Real estate tycoon Leona Helmsley was tagged with the nickname "Queen of Mean" and won no hearts when the quote "Only the little people pay taxes" was repeatedly attributed to her, despite her denials.
When died last August and left $12 million to her tiny Maltese, Trouble, the last will and testament only reinforced the urban legend that she didn't care much for humans. It came as little surprise that there would be hostility towards the dog. But death and kidnapping threats seem a little extreme.
"I think the reaction was really quite bizarre," Helmsley's longtime friend John Codey told Early Show national correspondent Tracy Smith.
Codey is in charge of the pampered pooch and her trust fund. He said he was alarmed by the number of threats and estimates that Trouble received about 20 or 30.
"'I'm gonna kill the dog,'" he said people threatened. "'I'm gonna kidnap the dog. I need the $12 million.'"
The Early Show has been given exclusive access to the life, the records and the story behind the $12 million Maltese.
But to understand the dog, you have to first understand Helmsley. She was a wealthy woman. She and her husband owned numerous properties including over two dozen hotels in ten states, among them New York's Helmsley hotel, Park Lane, and the Palace. But her close friends say she was one of the most generous women in the world, quietly giving away close to $100 million to those in need, just in the last decade.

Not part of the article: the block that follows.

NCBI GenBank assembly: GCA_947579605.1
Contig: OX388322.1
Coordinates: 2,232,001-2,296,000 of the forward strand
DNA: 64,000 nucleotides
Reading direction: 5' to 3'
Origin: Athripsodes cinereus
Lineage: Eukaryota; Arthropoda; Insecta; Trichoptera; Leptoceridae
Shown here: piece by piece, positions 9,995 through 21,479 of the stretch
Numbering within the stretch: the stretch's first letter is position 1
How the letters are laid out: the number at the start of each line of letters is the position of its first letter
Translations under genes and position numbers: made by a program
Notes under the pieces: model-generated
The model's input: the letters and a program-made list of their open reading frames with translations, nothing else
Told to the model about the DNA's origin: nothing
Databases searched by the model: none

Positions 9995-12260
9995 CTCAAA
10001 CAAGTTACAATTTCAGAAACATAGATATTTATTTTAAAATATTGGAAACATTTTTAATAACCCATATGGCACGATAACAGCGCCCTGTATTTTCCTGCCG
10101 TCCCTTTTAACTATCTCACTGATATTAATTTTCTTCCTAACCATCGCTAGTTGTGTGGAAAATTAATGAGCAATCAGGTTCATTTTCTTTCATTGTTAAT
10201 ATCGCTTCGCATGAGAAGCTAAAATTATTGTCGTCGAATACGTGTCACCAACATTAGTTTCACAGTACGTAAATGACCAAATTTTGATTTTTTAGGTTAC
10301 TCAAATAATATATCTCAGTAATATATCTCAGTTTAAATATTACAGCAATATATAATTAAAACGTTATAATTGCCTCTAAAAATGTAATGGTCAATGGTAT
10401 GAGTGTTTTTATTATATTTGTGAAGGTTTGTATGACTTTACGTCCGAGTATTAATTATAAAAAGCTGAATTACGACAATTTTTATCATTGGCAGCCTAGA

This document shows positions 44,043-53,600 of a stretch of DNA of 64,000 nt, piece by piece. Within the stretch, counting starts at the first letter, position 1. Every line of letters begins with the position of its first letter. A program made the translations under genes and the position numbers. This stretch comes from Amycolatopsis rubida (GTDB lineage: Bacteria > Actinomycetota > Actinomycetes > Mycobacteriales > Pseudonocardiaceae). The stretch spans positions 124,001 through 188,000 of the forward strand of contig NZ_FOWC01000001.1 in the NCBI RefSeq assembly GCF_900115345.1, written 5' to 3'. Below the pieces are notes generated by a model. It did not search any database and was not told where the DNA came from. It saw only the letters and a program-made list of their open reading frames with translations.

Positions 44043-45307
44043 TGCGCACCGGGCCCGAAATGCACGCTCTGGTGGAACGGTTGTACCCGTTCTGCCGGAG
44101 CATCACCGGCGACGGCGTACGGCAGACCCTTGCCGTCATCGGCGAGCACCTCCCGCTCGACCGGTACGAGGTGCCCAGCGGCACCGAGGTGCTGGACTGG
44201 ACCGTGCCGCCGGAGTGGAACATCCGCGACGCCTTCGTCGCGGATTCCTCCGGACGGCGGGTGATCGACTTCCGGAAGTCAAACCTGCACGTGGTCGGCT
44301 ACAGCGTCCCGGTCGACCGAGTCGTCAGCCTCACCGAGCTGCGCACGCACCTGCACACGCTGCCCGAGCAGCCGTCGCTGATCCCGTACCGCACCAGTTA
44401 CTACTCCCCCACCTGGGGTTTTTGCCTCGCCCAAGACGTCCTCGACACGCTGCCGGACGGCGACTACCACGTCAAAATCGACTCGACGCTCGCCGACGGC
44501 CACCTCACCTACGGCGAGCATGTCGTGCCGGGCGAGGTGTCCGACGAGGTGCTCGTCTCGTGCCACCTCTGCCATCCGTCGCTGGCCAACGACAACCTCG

"To me she was always the queen of philanthropy," President and CEO of Greenwich Hospital Frank Corvino said. "She gave away an awful lot of money and helped a lot of people through different charities."
The main building at the Greenwich Hospital is named after Helmsley and her husband as thanks for their $10 million donation in 1999. It was the largest donation in hospital history. She also gave $25 million to New York Presbyterian hospital this year.
"Her generosity will be enduring and God knows how many people over the years to come will be helped because of her," said Dr. Herbert Pardes, president and CEO of New York-Presbyterian Hospital.
The list of Helmsley's charitable donations goes on: moved by Sept. 11th, she gave $5 million to victims' families and four years later, gave another $5 million to the Red Cross for Hurricane Katrina relief. Inspired by the strong-willed Helen Keller, she gave $1.5 million to the Helen Keller National Center to expand a Braille Library for deaf-blind children, and build a conference center.
"She could be the queen of kindness," said her spokesman, Howard Rubenstein. "The good things she did never saw daylight."
He claims Helmsley asked him to keep her lifetime of philanthropy a secret, and what she's done in death, is even more astounding, leaving $6 to 8 billion to her charitable trust. Trustees are still deciding where the money will go, and plan to make an announcement in the next several weeks.
When you put it in perspective, the $12 million seems as tiny as the dog who received it. Perhaps Helmsley merely wanted to give something back to the dog who was truly her best friend. As soon as the dog dies, whatever is left of Trouble's inheritance goes back to the charitable trust.
"Trouble is very much alive and well taken care of," Codey said. "I can tell you that she's in this country and she's in a nice warm climate."
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